That which is wrong with Syracuse.
10/02/2005 06:27:00 PM | Author: baloghblog
Those who fight for sustainable issues including more pedestrian friendly layouts and walkable "town" centers face an opposition that is strong and that is out there, in this case, writing letters to the editor:

Syracuse Post-Standard:

Let Walgreens build it, and we will drive there

To the Editor:

I am a 40-year resident of Eastwood, where my husband and I have raised our three children. We live approximately a block and a half from the site of the proposed Walgreens drug store.

I write in support of the Walgreens' proposal to locate a drug store on James Street and to take issue with two parts of the Eastwood Design Guidelines that Walgreens' opponents cite as a reason for their objections to the project.

Those guidelines are that a building must have windows and an entrance on the James Street walkway. Those guidelines appear to characterize James Street as a place where Eastwood residents frequently take a stroll.

The James Street business district is the service area of our community. Most of us never walk to James Street. And we definitely don't stroll down James Street and look in the windows. We drive our cars to the service on James that we need.

We drive to the library, to the post office, to our banks. We drive to church, to our dentist, to our insurance agent, to our hair salons. We drive to our lawyer, to the dry cleaner, and, of course, to the gas station. We drive to Wilson Farms when we run out of milk and to Dunkin Donuts for the staff of life. We drive to our beloved Palace Theater, to breakfast at Steak & Sundae and lastly to our undertakers. All of these services are located on James Street and we drive to them - my guess would be 90 percent of the time.

We do not stroll down James Street to look in the windows of these service providers. Nor do we take a walk to look in the windows of the retail establishments.

The people of Eastwood take evening strolls, walk their dogs and push their baby strollers on neighborhood streets and the beautiful trails in Sunnycrest Park.

The guidelines requiring that a building must have a door and windows on James Street are ridiculous to me. The Eastwood Guidelines should be applied on a case-by-case basis, and never be so restrictive as to limit the introduction of any business to our James Street corridor that will fit its character and better serve our residents.

I believe that Walgreens will do that, and I ask the Planning Board to grant Walgreens the opportunity to become part of our Eastwood community.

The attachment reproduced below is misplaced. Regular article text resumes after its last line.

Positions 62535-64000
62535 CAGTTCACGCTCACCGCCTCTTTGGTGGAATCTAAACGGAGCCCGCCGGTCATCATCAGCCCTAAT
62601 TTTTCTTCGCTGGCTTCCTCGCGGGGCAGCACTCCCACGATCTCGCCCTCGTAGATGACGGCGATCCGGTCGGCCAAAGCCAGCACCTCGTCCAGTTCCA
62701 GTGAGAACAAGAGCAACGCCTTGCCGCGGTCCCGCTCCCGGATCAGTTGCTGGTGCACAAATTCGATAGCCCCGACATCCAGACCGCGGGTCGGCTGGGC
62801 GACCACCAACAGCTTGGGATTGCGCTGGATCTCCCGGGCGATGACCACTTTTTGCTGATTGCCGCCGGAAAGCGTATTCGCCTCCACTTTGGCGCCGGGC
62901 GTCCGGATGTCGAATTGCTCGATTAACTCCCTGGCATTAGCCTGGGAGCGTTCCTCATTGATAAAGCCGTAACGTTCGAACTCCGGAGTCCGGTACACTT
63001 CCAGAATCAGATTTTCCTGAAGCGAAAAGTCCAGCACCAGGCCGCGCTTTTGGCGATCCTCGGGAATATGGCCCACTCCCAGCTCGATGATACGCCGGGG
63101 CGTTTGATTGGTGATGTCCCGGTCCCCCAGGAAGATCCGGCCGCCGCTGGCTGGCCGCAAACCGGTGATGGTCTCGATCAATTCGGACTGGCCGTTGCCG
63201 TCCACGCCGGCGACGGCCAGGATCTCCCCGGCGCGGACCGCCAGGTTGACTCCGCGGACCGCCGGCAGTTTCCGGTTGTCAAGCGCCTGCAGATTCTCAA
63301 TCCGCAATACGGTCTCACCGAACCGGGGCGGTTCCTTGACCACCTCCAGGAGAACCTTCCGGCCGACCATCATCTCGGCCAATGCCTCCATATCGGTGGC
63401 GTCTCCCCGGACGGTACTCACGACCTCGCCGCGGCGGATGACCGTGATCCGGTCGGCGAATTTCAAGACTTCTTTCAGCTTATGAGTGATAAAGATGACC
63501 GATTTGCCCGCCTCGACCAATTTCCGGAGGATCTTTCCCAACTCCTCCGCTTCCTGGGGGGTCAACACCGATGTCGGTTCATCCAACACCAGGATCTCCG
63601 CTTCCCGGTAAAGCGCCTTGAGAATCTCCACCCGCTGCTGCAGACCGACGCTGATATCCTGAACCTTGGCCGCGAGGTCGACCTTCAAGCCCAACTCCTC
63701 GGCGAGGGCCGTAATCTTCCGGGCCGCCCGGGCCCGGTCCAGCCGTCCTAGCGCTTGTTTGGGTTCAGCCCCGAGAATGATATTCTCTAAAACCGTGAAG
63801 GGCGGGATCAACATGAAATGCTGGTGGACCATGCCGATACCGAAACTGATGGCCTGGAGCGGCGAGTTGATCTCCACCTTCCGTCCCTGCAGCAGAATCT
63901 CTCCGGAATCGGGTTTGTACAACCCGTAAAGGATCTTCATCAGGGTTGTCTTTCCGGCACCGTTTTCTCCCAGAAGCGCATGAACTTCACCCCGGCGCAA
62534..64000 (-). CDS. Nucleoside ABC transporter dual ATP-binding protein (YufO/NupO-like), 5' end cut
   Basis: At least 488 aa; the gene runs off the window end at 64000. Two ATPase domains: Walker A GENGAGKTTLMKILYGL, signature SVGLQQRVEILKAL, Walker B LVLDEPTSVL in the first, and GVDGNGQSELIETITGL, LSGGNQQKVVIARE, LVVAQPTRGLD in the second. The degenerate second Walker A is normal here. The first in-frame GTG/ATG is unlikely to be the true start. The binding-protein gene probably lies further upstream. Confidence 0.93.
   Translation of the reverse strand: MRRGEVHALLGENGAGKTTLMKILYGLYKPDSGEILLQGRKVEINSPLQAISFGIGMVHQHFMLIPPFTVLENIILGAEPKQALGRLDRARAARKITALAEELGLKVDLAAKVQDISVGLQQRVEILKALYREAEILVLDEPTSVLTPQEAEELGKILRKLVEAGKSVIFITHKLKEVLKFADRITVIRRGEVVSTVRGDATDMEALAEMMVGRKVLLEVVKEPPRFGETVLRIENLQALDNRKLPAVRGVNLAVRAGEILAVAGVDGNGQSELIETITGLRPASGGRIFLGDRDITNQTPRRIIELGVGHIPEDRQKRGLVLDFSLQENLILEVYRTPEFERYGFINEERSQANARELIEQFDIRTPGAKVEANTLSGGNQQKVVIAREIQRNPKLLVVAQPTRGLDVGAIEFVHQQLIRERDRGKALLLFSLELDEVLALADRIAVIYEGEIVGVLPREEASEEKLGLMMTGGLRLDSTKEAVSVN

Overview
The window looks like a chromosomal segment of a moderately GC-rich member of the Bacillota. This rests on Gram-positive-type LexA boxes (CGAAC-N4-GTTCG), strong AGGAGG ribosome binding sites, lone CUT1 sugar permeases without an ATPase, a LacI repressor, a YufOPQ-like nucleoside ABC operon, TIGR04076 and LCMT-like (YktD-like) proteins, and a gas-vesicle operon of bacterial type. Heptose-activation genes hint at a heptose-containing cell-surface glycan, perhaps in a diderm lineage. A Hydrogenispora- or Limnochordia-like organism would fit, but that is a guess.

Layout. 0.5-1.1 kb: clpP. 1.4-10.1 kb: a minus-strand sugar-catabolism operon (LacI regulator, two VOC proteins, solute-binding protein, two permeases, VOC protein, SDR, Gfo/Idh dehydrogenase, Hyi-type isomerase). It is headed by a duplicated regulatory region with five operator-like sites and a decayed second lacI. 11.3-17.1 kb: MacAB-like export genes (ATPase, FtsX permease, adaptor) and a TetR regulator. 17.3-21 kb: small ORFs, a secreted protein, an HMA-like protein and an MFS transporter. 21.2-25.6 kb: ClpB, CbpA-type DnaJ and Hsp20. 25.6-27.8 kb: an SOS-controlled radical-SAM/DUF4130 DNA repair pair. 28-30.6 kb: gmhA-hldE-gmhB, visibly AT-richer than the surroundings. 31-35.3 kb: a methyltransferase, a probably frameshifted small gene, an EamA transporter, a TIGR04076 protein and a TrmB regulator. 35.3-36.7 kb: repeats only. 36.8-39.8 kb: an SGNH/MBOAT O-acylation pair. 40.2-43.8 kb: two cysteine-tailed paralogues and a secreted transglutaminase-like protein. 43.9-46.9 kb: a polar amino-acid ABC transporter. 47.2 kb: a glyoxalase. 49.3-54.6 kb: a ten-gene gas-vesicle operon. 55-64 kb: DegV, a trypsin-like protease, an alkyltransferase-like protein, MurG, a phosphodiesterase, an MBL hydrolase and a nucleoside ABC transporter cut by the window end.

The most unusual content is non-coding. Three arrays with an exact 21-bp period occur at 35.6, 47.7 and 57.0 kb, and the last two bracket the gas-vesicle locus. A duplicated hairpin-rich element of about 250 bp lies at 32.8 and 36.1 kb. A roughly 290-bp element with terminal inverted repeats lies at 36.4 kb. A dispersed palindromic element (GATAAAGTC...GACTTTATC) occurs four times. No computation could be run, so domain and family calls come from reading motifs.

Joan Guinto


[emphasis mine]

Well Joan. Lets review something. James Street runs centrally along the Eastwood area, and actually does provide services that neighborhood residents need. Many residents live one to two blocks off of James St, and you are proposing development that encourages residents to drive this ridiculously short distance instead of walking? This is a chief reason that our nation is so dependent on foreign sources of cheap oil. Walking encourages improved health. It encourages a sense of community, as residents care more what condition their neighborhood and sidewalks are - you tend to notice more and want a more aesthetically pleasing look when you are walking rather than wisking by briefly in your car. It also encourages support of local businesses and their owners and employees, who may just be your neighbor.

Those in the planning committees are trying to fight blight and sprawl that has cheapened a once vibrant area of the city. Looking forward, it will be important to address issues of walkability as the increased price of gas will begin to push more residents to have to [gasp] walk to get a half gallon of milk at the Wilson Farms. The suburbs and exurbs will be left to the rich that can afford frequent trips out of the house and frequent gas fill ups. The "mature" suburbs that ring the city center will become more enticing as many begin to realize the importance of community and convenience that a walkable community offers.
We do not stroll down James Street to look in the windows of these service providers. Nor do we take a walk to look in the windows of the retail establishments.
This is a shame. Many businesses depend on walk-in traffic for additional revenue. I encourage those in the area to walk along James St. and to visit shops and stores that you haven't before because you've been driving down the street in your car. Support local businesses, reduce your use of gasoline, and improve your health by walking.

Remember this the next time you need a gallon of milk.
This entry was posted on 10/02/2005 06:27:00 PM and is filed under . You can follow any responses to this entry through the RSS 2.0 feed. You can leave a response, or trackback from your own site.


On 4:18 AM , JACE1020 said...

please read this about Walgreens treatment of an employee.
please respond by email at . thank you.